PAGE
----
What's non-essential? Eating out, movies, gadgets, toys, travel for fun. Gifts for myself, basically.
What's an effective charity? IRC, MSF, PSI, and EFF are my current favourites, though I'm sure there are many other excellent possibilities.

There are a few things I like about this scheme, both practical and psychological:

  • By definition, this only affects non-essential expenses — so anyone can do this, regardless of income level.
  • The statement of the pledge is simple and doesn't involve arbitrary percentages.
  • It motivates me to donate more, while enhancing my enjoyment of the things I buy for myself.
  • I'll become newly aware of how much I spend on non-essential things.

My plan is to use Mint to tag my expenses as non-essential. At the beginning of each month, I'll do a round of tagging and make a donation.

Thoughts, ideas, or suggestions?

Thanks to Mitch and Slim for reviewing this post.

2010-01-09 14:00 PST: Welcome, @PeterSinger followers! — PeterSinger tweets: Nice idea on giving here: Thanks Ka-Ping Yee. And you can pledge as well at

  • Current Mood

How did I do?

Back at the beginning of the year, I made a list of resolutions. Now that 2009 is drawing to a close, I suppose I should evaluate how I did.

For 2009, I resolved:

  • Not to learn anything: fail. At work, I learned a lot of technical stuff, and also learned about the green energy field and about working with utility companies. Thanks to the BSFC, I learned a bit about the process of getting a new organization off the ground. I learned some relationship lessons. And I learned a lot about Africa.
  • Not to launch any products: fail. We launched Google PowerMeter this year with several utility partners (Yello, JEA, first:utility, and SDG&E) and device partners (TED and AlertMe).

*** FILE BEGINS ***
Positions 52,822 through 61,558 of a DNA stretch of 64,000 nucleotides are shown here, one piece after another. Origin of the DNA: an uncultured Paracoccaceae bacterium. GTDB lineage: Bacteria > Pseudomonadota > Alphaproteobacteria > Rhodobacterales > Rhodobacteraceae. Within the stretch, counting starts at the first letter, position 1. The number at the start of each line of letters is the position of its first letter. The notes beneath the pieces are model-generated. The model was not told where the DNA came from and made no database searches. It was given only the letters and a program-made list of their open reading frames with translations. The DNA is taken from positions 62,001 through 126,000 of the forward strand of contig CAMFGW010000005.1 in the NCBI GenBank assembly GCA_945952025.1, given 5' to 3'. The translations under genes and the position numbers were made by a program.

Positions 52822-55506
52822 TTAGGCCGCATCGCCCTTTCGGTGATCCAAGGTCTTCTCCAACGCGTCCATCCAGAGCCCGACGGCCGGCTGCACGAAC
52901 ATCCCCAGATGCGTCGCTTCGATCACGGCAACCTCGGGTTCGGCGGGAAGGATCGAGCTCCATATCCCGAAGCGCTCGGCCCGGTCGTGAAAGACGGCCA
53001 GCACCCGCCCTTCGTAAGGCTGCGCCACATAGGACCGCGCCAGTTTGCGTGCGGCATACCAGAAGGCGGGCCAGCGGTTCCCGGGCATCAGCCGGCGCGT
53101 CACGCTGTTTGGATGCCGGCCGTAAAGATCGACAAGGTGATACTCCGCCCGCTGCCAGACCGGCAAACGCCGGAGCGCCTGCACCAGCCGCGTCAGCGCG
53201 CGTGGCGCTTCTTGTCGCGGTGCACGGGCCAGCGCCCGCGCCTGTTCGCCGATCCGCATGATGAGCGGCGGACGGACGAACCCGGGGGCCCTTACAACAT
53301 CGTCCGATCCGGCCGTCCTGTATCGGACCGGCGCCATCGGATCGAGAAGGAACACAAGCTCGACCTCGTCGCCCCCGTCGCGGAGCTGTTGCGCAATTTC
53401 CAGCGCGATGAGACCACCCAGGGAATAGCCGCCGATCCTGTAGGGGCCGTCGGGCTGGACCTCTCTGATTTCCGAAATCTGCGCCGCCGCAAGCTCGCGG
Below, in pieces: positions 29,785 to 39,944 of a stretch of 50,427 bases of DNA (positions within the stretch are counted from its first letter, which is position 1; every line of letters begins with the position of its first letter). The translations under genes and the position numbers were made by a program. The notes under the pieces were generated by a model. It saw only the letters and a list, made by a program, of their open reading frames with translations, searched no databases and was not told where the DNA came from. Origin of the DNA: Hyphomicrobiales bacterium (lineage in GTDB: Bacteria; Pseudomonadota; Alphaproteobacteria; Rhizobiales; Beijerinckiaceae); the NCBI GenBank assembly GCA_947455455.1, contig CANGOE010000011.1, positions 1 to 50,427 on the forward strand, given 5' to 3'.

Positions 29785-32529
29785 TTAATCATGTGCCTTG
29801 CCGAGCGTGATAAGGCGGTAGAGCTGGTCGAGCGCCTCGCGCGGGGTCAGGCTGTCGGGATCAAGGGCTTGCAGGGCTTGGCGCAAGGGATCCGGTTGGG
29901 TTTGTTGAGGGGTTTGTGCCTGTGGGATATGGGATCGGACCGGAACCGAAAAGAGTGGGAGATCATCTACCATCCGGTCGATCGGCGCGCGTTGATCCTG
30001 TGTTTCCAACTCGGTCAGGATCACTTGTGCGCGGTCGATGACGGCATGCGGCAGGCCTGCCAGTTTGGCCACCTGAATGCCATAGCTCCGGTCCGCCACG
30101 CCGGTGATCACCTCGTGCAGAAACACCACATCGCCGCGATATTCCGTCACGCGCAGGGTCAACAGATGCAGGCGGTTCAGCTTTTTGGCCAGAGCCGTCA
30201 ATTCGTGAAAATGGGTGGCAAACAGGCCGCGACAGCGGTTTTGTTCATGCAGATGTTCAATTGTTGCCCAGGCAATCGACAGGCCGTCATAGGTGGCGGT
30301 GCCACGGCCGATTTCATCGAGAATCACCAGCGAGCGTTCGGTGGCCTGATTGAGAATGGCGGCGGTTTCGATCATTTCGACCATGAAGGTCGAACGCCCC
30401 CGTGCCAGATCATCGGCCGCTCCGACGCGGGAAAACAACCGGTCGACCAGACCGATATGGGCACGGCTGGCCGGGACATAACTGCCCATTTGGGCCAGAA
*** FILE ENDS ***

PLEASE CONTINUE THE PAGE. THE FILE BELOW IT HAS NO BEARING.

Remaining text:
• To become uglier and less happy: unfortunately, I made substantial progress on this one. This has been a tough year for me personally. I have been on an overall downward trajectory, and am ending this year much less excited about life than the last. As we put 2009 behind us, I hope I can turn the page and change this.
  • To remain in the U. S. for the whole year: a big fat fail. I saw Africa for the first time, and it strengthened my resolve to do something good for those in the greatest suffering and need.
  • Not to produce anything of noticeable benefit to others: fail. I contributed to the SMS for Life project, which is starting to show good results. In one of our pilot districts, stockouts were reduced by about 75%, which likely meant that lives were saved. I think it's reasonable to attribute some of this to the new information on stock levels that became available through our project. And I hope that the mapping piece I contributed made the project more effective, even though I have no direct evidence of that yet.